So, think about how you approach your working day. With office working, when you arrive and clock in, you’re probably already a couple of hours into a very steady working routine. For most people, on a work day, you have a routine from the moment the alarm goes off. Whatever that is, stick to it as much as you can when working from home. Shower? Breakfast? Morning jog? Kids’ homework? Whatever it is, the closer the ‘new normal’ is to the old, the easier you’ll find it.

Get some structure

Once the day’s underway, structure is good for keeping you on the work rails. Working remotely, that structure often comes from meetings and other fixed diary events. Regular team meetings, 1-2-1s, check-ins, etc. are all great for structure (much better than BBC Breakfast, Loose Women and Bargain Hunt!) But you should add more. Think about how you communicate with your colleagues. It’s not all formal. And those side conversations and catch-ups play a role in keeping the team together – something which just got much more difficult. Try setting up your own check-ins with a teammate or two, as a quick substitute for those in-office watercooler/kitchen convos.

Know your tools and technology

Whatever tools you’ve been issued with or asked to use probably depend on the nature of your job and the organisation’s available resources – it’s unlikely you have much control. However, whatever you’re expected to use, take time early on to understand it and build some competence.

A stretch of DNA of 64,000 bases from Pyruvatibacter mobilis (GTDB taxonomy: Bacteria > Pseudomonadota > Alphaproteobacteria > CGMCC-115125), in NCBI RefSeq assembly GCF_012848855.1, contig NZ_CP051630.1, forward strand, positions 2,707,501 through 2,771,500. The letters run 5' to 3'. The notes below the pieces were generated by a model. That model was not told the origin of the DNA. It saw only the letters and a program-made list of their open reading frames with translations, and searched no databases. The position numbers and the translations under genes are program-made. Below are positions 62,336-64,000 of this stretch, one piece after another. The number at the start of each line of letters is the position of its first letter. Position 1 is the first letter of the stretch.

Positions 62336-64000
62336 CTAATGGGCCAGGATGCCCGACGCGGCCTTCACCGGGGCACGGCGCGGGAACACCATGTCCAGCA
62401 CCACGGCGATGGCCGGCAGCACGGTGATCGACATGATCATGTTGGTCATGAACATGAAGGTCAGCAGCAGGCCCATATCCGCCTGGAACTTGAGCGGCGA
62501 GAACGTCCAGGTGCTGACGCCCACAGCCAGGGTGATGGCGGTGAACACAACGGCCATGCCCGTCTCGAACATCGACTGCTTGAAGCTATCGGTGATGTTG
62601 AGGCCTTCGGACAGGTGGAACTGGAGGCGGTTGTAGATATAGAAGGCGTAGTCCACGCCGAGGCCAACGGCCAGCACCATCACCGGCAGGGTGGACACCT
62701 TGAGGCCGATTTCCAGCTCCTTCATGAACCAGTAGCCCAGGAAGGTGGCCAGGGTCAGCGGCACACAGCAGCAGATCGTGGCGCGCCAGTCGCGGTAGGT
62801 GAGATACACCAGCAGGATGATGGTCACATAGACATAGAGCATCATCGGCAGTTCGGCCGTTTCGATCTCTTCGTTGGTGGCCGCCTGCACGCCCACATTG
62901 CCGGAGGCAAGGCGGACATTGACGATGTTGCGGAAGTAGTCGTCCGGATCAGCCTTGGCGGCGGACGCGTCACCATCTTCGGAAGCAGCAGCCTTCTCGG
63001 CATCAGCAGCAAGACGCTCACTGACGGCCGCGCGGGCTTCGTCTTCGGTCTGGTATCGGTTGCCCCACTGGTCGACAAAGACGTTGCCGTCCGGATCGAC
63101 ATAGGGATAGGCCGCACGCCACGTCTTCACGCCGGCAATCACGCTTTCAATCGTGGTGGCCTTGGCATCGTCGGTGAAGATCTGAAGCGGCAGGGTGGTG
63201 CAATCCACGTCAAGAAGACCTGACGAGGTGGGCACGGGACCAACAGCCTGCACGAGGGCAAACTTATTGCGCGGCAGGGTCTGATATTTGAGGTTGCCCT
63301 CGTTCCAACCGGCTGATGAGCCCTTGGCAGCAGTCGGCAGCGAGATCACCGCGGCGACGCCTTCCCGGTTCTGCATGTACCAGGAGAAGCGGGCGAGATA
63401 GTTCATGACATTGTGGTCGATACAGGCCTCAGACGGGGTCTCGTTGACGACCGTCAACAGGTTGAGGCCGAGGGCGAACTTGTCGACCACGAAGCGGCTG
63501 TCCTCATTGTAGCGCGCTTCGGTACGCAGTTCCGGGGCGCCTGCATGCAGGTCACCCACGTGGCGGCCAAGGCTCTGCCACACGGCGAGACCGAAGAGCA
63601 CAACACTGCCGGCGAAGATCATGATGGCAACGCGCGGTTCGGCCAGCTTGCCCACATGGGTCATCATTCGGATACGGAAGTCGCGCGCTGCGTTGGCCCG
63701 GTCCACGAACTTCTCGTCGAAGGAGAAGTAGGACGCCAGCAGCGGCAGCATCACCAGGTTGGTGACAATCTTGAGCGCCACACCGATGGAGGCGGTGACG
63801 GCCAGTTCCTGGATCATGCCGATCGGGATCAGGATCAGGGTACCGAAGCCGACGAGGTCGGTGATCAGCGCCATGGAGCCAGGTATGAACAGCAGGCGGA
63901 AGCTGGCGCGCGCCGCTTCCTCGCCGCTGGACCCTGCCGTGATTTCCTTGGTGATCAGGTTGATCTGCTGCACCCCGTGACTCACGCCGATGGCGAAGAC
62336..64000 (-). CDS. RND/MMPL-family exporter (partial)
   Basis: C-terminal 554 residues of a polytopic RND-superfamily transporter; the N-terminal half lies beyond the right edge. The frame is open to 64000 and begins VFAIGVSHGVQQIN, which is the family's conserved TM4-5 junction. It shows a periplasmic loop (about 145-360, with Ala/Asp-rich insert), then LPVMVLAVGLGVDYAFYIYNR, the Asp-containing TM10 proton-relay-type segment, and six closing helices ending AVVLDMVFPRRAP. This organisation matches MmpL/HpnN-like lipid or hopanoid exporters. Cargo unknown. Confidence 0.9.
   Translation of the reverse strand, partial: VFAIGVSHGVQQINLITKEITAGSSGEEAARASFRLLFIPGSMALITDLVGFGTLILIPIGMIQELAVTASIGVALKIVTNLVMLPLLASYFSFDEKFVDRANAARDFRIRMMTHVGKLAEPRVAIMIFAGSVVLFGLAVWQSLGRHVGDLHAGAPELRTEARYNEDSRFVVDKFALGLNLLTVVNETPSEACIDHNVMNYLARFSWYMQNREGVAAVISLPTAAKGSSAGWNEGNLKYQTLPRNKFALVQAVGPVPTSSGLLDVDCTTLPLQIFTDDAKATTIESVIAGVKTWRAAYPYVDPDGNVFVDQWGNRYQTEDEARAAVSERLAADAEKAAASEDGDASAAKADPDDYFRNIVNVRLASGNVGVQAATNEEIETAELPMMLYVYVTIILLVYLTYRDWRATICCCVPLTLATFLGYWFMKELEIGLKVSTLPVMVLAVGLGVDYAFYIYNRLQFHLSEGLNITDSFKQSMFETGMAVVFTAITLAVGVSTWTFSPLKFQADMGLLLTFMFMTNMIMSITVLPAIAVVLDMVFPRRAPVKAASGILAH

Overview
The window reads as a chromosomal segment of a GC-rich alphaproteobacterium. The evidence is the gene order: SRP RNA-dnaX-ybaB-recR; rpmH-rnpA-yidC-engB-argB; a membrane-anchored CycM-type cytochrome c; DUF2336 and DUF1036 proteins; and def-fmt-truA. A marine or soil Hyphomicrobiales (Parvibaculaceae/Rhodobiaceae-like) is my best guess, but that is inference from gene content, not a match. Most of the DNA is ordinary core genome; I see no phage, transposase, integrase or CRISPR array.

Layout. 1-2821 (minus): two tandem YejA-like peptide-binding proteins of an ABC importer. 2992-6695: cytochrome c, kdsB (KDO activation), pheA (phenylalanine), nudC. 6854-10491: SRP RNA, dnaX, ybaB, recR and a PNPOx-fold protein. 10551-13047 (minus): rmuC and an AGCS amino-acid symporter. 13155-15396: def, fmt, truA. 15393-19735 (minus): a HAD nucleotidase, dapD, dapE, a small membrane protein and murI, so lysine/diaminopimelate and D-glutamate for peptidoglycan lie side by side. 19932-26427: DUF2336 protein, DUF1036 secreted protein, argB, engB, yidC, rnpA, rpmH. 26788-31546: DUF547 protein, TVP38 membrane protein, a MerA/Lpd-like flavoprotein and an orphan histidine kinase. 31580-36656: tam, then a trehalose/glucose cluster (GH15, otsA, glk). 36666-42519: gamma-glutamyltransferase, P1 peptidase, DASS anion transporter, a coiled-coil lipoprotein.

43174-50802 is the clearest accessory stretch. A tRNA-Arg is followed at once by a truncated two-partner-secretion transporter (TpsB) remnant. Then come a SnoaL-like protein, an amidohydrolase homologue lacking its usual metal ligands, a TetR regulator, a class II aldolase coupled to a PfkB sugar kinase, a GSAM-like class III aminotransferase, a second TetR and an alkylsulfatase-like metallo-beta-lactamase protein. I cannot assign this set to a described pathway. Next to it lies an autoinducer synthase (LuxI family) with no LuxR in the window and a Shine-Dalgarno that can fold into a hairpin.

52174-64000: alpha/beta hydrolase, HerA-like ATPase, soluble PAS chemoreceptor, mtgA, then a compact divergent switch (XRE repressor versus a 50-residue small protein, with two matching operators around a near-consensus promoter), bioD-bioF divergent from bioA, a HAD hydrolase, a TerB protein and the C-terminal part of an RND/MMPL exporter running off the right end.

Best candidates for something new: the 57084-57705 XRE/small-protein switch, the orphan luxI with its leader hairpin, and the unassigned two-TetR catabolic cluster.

For example, a lot of people are getting used to regular video conference meetings for the first time. It’s one thing being a bit clumsy in your first virtual team meeting, but what if you have an online meeting with  a customer or client and you’ve never used Google Hangouts or Zoom before? Why not set up a practice meeting or two with a colleague? Book the meeting. Log in to the meeting. Ensure the audio and video is working correctly. Check the view that the other person has of your ‘home office’ (is that Pokémon poster really the professional image you want to convey?)

Where will you work?

Do you have a dedicated home office space or are you sat at the kitchen table? Tempting as the sofa may be, think about the ergonomics – this self-isolation/quarantine period could go on a while. One day hunched over a laptop balanced on your knees won’t kill you. A few weeks’ worth might leave you with crippling aches and pains.